What does the future hold for databases?

Is the database still relevant? Panelists at a Software Development Forum session in Palo Alto, debated this and other questions...

Is the database still relevant? Panelists at a Software Development Forum session in Palo Alto, debated this and other questions about the role of databases in the future, discussing the elevated role of XML, commoditisation, and open-source software.

While considering whether the database is merely becoming a component of part of a larger application platform, MySQL AB co-founder David Axmark said he would never put data in a format that he did not know.

"I would like to have data in a way I could handle," he said.

IBM's Jon Rubin, senior product specialist for DB2 solution development, said a business executive might want to purchase a whole platform in which the particular database is irrelevant to him.

"But if you're IT , that database is not a commodity, not today, and probably not interchangeable," he added, citing issues such as manageability, recoverability, and service-level issues related to specific databases.

Kevin Perry, chief data architect at Inovant, which provides credit card transaction processing services for Visa, said the role of the database depends on the depth of the application stack.

Light versions of DB2 or Oracle databases perhaps could be displaced by Java Data Objects. "My problem deals with terabytes of information, so the value for us is data itself," Perry said.

"I think the database should be a commodity and I shouldn't drill down so much in Oracle's calls or (IBM DB2) Universal Database's calls or anyone else's calls," he added. But drivers should be swappable for putting in, for example, DB2 Universal Database in place of another database, Perry said. There are times, however, when a specific feature of a particular database is desirable, but users need to have flexibility on price.

IBM's Rubin stressed the complexity of enterprise databases makes specific variants relevant.

"In the real world of enterprises, the database is so complex and so challenging in so many different directions, it's hard to find an application that can afford to live with the lowest common denominator of, let's say, ANSI SQL," he said.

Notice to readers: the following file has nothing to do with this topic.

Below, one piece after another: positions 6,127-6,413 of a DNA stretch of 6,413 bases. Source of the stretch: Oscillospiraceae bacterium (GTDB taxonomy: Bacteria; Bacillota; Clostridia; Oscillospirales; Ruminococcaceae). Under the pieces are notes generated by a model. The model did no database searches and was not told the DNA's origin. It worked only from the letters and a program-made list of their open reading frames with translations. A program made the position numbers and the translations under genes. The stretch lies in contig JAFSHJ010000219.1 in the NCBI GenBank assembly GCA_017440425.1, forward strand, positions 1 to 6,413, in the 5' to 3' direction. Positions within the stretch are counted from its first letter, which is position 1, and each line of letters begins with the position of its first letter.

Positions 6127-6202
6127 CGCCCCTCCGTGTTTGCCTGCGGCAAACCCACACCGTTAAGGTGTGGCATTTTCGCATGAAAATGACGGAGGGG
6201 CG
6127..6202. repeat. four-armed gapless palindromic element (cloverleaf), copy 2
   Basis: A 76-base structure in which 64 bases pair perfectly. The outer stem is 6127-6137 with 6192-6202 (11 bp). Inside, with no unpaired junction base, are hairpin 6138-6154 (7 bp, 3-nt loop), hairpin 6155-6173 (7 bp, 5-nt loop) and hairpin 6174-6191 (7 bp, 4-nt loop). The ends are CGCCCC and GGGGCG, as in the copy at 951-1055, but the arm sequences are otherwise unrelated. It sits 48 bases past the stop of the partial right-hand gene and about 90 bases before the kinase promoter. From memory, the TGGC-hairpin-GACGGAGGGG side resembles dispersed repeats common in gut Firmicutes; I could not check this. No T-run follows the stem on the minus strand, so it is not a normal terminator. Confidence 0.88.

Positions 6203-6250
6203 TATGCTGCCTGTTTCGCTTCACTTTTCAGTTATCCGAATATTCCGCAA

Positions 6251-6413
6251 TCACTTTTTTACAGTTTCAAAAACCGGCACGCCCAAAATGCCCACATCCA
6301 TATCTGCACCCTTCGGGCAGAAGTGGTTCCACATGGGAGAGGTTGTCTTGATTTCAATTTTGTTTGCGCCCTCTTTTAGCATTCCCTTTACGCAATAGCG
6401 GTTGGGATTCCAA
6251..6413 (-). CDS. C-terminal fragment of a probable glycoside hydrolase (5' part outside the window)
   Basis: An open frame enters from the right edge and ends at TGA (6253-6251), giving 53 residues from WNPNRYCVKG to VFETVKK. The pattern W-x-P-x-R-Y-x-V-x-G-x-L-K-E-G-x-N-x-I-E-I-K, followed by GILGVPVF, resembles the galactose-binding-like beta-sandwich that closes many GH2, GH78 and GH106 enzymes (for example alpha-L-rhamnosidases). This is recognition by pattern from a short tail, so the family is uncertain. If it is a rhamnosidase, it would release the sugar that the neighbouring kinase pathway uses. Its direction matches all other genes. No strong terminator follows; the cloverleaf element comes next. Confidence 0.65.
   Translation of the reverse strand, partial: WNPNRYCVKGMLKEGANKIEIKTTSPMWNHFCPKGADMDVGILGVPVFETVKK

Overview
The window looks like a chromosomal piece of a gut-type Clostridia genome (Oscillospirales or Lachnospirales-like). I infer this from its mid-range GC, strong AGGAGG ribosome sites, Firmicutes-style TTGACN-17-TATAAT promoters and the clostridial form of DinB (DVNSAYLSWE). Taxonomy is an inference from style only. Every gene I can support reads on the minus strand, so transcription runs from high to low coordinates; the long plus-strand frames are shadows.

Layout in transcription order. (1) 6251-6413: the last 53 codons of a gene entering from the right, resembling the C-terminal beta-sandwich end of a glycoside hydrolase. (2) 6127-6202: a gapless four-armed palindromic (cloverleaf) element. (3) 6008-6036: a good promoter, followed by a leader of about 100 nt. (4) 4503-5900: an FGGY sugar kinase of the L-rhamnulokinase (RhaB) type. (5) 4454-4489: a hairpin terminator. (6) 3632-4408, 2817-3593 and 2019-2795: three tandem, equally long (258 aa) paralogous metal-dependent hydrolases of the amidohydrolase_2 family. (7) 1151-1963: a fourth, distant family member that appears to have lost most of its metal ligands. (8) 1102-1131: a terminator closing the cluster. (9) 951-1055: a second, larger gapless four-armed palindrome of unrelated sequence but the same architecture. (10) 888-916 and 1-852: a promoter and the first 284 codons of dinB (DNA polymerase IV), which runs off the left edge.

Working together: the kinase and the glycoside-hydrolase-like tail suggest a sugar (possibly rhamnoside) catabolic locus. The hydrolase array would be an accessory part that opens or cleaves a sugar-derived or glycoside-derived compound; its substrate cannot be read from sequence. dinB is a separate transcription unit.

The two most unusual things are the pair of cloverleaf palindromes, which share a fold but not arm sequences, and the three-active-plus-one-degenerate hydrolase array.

Although panelists noted the upcoming release of the SQL 2003 specification, they also said that not all features of the SQL 99 specification have been put to use.

"If you're familiar with the SQL 99 spec, there's a vast body in SQL 99 that's still untapped," Rubin said.

Meanwhile, more functionality is being expressed in XML, he said. "If we can make XML a first class data type, what that means is we would actually optimise access to XML."

Axmark added that XML is useful as an exchange format.

Rubin also said unstructured data, such as digital images and digital audio, do not belong in databases, but meta data references describing these data sets should be in the database.

Panelists also discussed the role of open-source databases.

"I would say we do some things new," Axmark said. MySQL offers an open-source database.

 "We do our innovations at a very, very low level," Axmark said.

Rubin called the open source database "an important phenomenon."

"I don't see it being about ease of use because there was already pressure on database suppliers because of Microsoft," Rubin said. Open source is bringing pressure on the cost model and is having a profound impact resulting in the commoditisation of Intel hardware, he said.

Perry, however, expressed reservations with the level of support available for open-source databases. "I need to be able to put my hands on someone's neck and say, 'This doesn't work,'" he said.

"I pay a large fee to Oracle or IBM to say, 'This is broke.' My only fear with open source is this: I don't have that same neck to grab."

But Axmark responded that MySQL has support round the clock.

An audience member charged that databases would be commoditised similar to the way Linux, Apache, and Eclipse have prompted commoditisation via open source. "Why isn't it going to happen in the database? It just seems inevitable," the audience member said.

Eyeing the future of databases, Perry cited the concept of the DAN, or Database Area Network, in which the database would, through virtualisation, pull compute cycles from systems.

Rubin said databases would not consume all data in the enterprise. "It will get more of the data. I don't think it will ever get all the data," he said.

He also stressed the need for more flexible licensing models for databases, such as by offering a per-transaction licensing option. "The commercial databases are either per-processor or per-user. That's not enough flexibility," Rubin said.

Paul Krill writes for InfoWorld

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